LONDON, April 5 (Reuters) - AirTanker planes are encountering leakage problems during in-flight test refuelling of British Tornado jets and face compensation claims from Britain’s Ministry of Defence (MoD) if the problems result in delays or extra costs.
“As would be expected with a new aircraft, there have been some technical problems, but these are being addressed,” AirTanker said in a statement, adding that it still expects to deliver a core fleet of nine aircraft by 2014.
News of the leaks raise a fresh question mark over a contract that has been dogged by controversy since the MoD agreed a 10.5 billion pounds ($16.7 billion) deal to lease 14 of the modified Airbus A330 aircraft from the EADS-led AirTanker consortium in 2008.
Nine of the planes due to enter service in 2014.
“If the consortium fails to meet its obligations the MoD will expect to recover any additional costs incurred,” an MoD spokeswoman told Reuters.
A source close to AirTanker said the problem was in pipes which connect the Voyager to Royal Air Force (RAF) Tornado warplanes which leaked when fuel was pumped through them during mid-air testing. The source said the refuelling trial was continuing.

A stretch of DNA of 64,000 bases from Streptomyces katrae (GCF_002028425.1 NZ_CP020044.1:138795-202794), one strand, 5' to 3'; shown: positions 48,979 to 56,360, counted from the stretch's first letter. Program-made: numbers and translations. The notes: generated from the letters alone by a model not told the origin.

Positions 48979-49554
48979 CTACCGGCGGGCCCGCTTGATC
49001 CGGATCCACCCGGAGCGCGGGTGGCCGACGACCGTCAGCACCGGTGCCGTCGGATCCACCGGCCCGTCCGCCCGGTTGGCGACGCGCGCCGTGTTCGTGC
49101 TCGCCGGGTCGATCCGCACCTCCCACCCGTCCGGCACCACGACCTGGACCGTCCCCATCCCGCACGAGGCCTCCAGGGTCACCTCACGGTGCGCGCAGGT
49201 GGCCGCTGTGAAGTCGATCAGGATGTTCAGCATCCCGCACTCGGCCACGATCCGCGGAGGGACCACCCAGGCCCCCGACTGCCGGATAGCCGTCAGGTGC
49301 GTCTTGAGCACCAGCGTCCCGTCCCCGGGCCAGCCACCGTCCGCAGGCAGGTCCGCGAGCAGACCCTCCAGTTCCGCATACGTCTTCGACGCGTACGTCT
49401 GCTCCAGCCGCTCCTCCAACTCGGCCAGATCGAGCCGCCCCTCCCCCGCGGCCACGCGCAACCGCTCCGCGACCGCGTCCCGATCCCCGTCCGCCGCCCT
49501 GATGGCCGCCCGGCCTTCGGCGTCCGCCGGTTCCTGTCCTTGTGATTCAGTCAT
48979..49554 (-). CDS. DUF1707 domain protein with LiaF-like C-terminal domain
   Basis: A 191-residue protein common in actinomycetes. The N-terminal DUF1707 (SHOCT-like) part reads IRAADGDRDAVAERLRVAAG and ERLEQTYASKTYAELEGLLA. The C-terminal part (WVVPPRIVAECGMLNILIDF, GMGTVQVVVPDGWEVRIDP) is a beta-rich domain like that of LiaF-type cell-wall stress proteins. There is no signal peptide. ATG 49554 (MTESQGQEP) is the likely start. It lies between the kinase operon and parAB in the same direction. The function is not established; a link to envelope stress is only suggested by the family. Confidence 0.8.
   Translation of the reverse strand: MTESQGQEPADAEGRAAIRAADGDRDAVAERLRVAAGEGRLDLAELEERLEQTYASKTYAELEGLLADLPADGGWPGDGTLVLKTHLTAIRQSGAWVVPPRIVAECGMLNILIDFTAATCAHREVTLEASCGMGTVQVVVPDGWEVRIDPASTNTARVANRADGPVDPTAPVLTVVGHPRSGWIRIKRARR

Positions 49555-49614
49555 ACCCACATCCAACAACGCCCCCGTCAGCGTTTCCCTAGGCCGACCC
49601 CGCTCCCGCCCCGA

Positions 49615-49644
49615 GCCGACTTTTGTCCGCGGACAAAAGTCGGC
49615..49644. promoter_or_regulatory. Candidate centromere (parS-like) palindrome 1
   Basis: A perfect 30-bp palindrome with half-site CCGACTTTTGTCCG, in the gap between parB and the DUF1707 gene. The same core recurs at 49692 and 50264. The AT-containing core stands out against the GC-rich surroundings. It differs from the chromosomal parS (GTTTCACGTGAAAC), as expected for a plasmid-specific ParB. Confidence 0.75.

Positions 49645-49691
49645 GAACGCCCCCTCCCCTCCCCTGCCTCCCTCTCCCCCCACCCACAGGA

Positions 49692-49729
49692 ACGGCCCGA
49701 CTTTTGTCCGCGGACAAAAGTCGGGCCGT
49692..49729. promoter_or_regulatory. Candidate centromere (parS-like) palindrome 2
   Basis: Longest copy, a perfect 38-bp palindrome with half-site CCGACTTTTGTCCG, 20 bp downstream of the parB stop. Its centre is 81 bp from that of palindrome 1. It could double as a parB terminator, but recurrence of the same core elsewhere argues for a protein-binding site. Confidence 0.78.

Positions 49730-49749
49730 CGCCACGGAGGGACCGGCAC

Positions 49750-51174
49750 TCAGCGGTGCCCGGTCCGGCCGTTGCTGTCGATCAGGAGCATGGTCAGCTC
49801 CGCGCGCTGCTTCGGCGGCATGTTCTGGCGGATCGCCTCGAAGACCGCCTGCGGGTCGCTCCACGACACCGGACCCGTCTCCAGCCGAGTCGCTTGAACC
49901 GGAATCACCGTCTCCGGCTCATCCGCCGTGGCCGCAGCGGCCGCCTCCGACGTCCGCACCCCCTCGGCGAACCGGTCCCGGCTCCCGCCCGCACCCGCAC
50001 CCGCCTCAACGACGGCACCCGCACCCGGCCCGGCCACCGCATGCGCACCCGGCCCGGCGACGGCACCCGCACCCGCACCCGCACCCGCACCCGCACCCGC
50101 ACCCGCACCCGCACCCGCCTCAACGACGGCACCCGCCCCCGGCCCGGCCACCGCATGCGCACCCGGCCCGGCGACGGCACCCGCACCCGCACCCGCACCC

The tanker planes, which are 60 metres long, can carry 100,000 litres of fuel and pass it on to other planes at a rate of 5,000 litres a minute.
The MoD was criticised two years ago after it was revealed that Voyagers lacked the protective gear necessary to operate in war zones.
The Voyager is due to enter service for training later this year, allowing flight crews to train on the aircraft for aeromedical and transport roles.
In 2010 Parliament’s Public Accounts Committee concluded in a report there were “significant shortcomings” in the way the ministry had contracted to lease the tankers.
However, the government pushed ahead with the deal because the RAF urgently needs replacements for its ageing Lockheed Martin TriStars and Vickers VC10s.
The AirTanker consortium also includes Britain’s Cobham , the pioneer of in-flight refuelling, Rolls-Royce and Babcock Internatioanl, as well as France’s Thales .
Britain’s Sun newspaper on Thursday reported that the Voyager had proved to be compatible with U.S. jets.
$1 = 0.6300 British pounds Editing by Andrew Callus